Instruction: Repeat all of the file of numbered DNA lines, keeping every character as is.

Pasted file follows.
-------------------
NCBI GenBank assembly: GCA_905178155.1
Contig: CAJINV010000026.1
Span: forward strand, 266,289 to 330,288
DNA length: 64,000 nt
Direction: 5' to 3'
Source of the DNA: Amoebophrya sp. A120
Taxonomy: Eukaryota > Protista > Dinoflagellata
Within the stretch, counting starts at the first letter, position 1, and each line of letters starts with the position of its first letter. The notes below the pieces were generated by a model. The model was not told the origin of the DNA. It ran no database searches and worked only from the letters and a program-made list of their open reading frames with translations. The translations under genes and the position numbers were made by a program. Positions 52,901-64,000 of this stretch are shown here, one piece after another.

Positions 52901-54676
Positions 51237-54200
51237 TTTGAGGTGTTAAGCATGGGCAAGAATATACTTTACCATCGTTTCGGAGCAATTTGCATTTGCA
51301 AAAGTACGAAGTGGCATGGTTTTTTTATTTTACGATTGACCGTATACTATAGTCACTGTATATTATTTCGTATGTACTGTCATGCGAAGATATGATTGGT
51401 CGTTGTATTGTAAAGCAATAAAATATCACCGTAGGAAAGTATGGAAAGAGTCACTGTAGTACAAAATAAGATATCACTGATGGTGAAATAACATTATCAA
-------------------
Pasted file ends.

NCBI GenBank assembly: GCA_905178155.1
Contig: CAJINV010000026.1
Span: forward strand, 266,289 to 330,288
DNA length: 64,000 nt
Direction: 5' to 3'
Source of the DNA: Amoebophrya sp. A120
Taxonomy: Eukaryota > Protista > Dinoflagellata
Within the stretch, counting starts at the first letter, position 1, and each line of letters starts with the position of its first letter. The notes below the pieces were generated by a model. The model was not told the origin of the DNA. It ran no database searches and worked only from the letters and a program-made list of their open reading frames with translations. The translations under genes and the position numbers were made by a program. Positions 52,901-64,000 of this stretch are shown here, one piece after another.

Positions 52901-54676
Positions 51237-54200
51237 TTTGAGGTGTTAAGCATGGGCAAGAATATACTTTACCATCGTTTCGGAGCAATTTGCATTTGCA
51301 AAAGTACGAAGTGGCATGGTTTTTTTATTTTACGATTGACCGTATACTATAGTCACTGTATATTATTTCGTATGTACTGTCATGCGAAGATATGATTGGT
51401 CGTTGTATTGTAAAGCAATAAAATATCACCGTAGGAAAGTATGGAAAGAGTCACTGTAGTACAAAATAAGATATCACTGATGGTGAAATAACATTATCAA